The Nation (Thailand)
December 18, 2013
The global atomic power industry needs to share cross-border information to prevent nuclear accidents, replicating the transparency of international air-traffic control, said the head of the investigation into Japan's Fukushima disaster.
Nuclear plant operators and regulators need an international common language and standard for investigating and preventing disasters, Kiyoshi Kurokawa, who headed the Fukushima Nuclear Accident Independent Investigation Commission, said in an interview in Tokyo.
The airline industry offers a model in the use of flight and voice data recorders, known as black boxes, as a globally accepted means of recording and investigating accidents, he said.
The transparency derived from intrusive international oversight in the nuclear industry is necessary to prevent the collusion that contributed to the Fukushima disaster, Kurokawa said. That isn't happening yet with Japan's regulator.
"Japan's Nuclear Regulation Authority seems very isolated not only from the domestic power industry but also from counterparts abroad," he said. "Isolation in one nation is a very dangerous thing."
Kurokawa, a professor at the National Graduate Institute for Policy in Tokyo, was special adviser to the cabinet and Japan's representative at the World Health Organization. He is the former dean at Tokai University School of Medicine and professor at Tokyo University School of Medicine and the medical school at the University of California at Los Angeles.
He led the six-month investigation into the March 2011 earthquake and tsunami that caused reactor meltdowns at Tokyo Electric Power Co's (Tepco) Dai-Ichi atomic station 240 kilometers north of Tokyo.
He won wide-ranging subpoena powers, giving his team of 10 commissioners unprecedented authority to conduct the investigation. He also insisted on public hearings, which saw former prime minister Naoto Kan and Tepco's then-president Masataka Shimizu offer conflicting accounts of the disaster response.
Kurokawa's report released in July last year was scathing in its account of events leading up to March 11 and the response that followed, calling the disaster man-made and citing "collusion" between Tepco and its previous regulator, the Nuclear and Industrial Safety Agency, to avoid implementing new safety rules.
"Across the board, the commission found ignorance and arrogance unforgivable for anyone or any organization that deals with nuclear power," according to the report.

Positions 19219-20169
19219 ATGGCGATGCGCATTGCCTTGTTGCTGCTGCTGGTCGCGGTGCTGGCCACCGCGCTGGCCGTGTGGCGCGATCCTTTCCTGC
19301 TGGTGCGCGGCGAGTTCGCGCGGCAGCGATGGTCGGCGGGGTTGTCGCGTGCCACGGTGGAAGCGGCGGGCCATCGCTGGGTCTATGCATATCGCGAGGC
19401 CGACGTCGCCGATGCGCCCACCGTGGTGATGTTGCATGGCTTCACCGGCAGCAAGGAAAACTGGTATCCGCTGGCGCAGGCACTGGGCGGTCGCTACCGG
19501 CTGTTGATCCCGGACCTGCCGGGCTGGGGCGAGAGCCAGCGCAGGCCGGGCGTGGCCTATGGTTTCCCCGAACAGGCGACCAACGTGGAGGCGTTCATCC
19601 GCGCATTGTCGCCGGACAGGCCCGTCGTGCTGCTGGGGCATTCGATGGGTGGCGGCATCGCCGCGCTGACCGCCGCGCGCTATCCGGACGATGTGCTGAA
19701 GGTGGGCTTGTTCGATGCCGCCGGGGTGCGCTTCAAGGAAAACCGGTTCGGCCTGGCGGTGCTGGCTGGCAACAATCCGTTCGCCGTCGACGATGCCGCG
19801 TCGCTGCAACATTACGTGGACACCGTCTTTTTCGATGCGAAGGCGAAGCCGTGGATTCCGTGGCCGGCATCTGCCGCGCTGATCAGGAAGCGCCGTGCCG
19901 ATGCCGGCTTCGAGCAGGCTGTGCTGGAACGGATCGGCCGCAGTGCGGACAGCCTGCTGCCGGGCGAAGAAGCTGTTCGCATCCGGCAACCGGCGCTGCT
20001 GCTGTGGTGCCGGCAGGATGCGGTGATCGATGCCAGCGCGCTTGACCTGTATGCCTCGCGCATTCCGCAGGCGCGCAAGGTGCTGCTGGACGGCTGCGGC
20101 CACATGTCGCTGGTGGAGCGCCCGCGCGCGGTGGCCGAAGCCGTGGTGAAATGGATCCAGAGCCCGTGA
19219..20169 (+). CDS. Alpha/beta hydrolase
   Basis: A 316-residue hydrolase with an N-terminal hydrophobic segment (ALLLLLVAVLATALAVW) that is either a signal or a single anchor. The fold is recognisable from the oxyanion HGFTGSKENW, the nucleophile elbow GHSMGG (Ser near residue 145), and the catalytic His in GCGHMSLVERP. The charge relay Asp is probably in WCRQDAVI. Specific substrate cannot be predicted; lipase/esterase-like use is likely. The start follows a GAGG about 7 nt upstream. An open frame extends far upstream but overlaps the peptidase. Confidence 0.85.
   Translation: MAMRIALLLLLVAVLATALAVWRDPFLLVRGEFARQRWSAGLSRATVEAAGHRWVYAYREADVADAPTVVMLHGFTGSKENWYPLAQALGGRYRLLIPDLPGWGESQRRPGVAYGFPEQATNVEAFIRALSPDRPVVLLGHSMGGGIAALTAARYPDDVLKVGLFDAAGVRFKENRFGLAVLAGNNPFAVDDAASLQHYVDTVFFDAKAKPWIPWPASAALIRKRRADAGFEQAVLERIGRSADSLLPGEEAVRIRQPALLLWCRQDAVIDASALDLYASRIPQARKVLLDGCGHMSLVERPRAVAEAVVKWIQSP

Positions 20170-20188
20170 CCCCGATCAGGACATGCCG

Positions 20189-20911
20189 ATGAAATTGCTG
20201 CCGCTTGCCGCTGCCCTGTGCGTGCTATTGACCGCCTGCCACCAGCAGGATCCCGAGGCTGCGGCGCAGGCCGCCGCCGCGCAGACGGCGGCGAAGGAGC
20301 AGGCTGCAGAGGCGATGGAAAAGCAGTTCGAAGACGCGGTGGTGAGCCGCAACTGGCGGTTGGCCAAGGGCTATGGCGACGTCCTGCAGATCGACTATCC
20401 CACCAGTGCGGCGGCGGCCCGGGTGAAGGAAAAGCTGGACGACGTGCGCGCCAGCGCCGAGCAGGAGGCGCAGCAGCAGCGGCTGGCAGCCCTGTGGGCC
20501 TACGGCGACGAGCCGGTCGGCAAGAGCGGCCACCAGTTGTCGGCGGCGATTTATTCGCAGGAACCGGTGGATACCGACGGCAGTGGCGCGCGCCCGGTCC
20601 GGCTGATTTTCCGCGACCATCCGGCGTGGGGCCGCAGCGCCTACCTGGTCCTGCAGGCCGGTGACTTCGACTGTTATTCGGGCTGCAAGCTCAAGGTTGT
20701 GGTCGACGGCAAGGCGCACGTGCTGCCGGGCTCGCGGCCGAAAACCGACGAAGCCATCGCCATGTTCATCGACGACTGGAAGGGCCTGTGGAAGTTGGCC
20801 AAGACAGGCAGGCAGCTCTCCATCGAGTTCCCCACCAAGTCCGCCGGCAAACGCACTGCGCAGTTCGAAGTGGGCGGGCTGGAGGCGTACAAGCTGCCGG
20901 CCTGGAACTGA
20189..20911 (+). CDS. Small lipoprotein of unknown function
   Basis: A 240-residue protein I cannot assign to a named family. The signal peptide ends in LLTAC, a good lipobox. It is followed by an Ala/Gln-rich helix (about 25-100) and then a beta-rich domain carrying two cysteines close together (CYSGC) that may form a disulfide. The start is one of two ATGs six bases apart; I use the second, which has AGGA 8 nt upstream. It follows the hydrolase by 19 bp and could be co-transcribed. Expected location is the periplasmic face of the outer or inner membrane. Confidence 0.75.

While the report won acclaim abroad, including an award for Kurokawa from the American Association for the Advancement of Science in 2012, its findings were mostly ignored at home with bureaucrats unable or unwilling to grasp its call for more outside-the-box thinking, Kurokawa said.
Japan has followed through on at least one of the report's recommendations by setting up an independent nuclear watchdog. The Nuclear Regulation Authority, or NRA, was established last year and now has more than 500 staff. It also has control over three other organizations that employ experts to research and monitor nuclear energy.
Still, the NRA needs more international experience and should send staff abroad to learn best practices, gain experience and create links to other nuclear regulators, said Kurokawa.
"The NRA has been exchanging information with foreign regulators such as the NRC and the ASN to enhance mutual understanding and competency," said Tadashi Yamada, spokesman for the NRA's Policy Review and Public Affairs Division, referring to the U.S. Nuclear Regulatory Commission, and France's nuclear safety authority.
While the NRA's legal independence is a step in the right direction, it needs to be more transparent about what it's doing, Kurokawa said.
That is especially important as Prime Minister Shinzo Abe seeks to restart some of the country's 50 reactors idled since Fukushima for safety checks, he said.
"The prime minister is attempting to get the economy growing and dealing with national security policies, so the mess at Fukushima, where the world's largest cache of molten nuclear fuel lies trapped beneath the wreckage of reactor buildings, is maybe not top of the agenda for Abe," Kurokawa said.
Japan's nine regional nuclear power utilities retain strong influence in Japanese politics and are lobbying to delay by several years legislation to split the country's grid from generating plants, Kurokawa said.
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